SINGAPORE (April 18): For the fourth consecutive year, Singapore has retained its top spot in Asia Pacific in the Global Talent Competitiveness Index (GTCI) 2017, followed by Australia, New Zealand, Japan and Malaysia.  

The annual benchmarking report, which measures the ability of countries to compete for talent, was announced today during GTCI’s regional launch at INSEAD Asia campus in Singapore.

In a Tuesday joint press release issued by The Adecco Group and the Human Capital Leadership Institute of Singapore (HCLI) – both of which GTCI is produced in partnership with – as well as INSEAD, Singapore is noted for its “outstanding performance in the Enable, Attract and Global Knowledge pillars” of the index.

Countries can learn from Singapore’s well-developed regulatory and market landscapes for global talent to thrive and its ability to anticipate the movements of the economy, add the organisations.

This year’s edition of GTCI focuses on ‘Talent and Technology’, and explores the effects of technological change on talent competitiveness and the future of work, on the basis that while jobs at all levels continue to be replaced by machines, technology is also creating new opportunities.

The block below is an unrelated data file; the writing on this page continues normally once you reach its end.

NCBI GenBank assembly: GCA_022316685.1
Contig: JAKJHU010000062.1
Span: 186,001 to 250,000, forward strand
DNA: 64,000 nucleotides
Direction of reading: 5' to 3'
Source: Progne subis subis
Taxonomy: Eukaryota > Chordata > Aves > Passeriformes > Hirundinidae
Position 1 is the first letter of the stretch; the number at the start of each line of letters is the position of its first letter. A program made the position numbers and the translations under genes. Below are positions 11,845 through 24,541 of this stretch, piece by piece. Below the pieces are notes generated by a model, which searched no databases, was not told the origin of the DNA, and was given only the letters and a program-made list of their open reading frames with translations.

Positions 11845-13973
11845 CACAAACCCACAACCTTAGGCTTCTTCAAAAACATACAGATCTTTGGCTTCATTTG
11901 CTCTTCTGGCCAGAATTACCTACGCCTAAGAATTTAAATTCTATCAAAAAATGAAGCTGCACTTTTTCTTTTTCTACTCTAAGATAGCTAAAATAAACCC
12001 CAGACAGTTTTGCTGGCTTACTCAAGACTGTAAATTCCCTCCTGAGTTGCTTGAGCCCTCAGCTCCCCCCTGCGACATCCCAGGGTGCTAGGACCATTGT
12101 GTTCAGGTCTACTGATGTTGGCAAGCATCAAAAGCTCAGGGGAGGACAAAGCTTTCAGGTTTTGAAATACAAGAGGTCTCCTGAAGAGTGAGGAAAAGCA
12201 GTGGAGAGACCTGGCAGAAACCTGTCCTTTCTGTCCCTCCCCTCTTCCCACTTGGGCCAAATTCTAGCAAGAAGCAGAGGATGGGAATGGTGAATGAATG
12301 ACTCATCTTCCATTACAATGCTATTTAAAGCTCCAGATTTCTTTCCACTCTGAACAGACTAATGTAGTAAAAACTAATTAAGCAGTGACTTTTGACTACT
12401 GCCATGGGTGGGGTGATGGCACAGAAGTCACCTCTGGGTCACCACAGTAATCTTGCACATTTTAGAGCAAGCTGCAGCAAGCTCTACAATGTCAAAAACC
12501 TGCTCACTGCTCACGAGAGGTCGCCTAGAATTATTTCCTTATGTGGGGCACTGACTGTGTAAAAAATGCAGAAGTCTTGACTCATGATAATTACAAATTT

High ranking countries have been noted to share key traits including educational systems that meet the needs of the economy, as well as employment policies favouring flexibility, mobility and entrepreneurship.

Globally, Singapore ranks second for the fourth consecutive year after Switzerland, while European countries continued their dominance of the top 10 list.

Other countries within the Asia Pacific region which rank within the top 30 globally are Australia (6th), New Zealand (14th), Japan (22nd), Malaysia (28th) and South Korea (29th).

“Digital technologies will help small and exposed economies like Singapore punch above their weight by creating means for their businesses and talent to reach out to the global market. Countries must continue to upskill their workforce so that they can adapt to the digitisation wave and the sweeping structural changes that are poised to shakeup traditional work arrangements,” says Su-Yen Wong, CEO of HCLI.  

According to The Adecco Group’s regional head, Christophe Duchatellier, this year’s findings also highlight increasing challenges that many countries in the Asia Pacific region are experiencing in attracting and retaining talent.

“In 2017 we are already observing organisations across the region placing an increased emphasis on world-class talent attraction strategies and tactics that will support them in remaining competitive. We would expect to see more organisations offering internship and apprenticeship programmes to foster skills development,” he adds.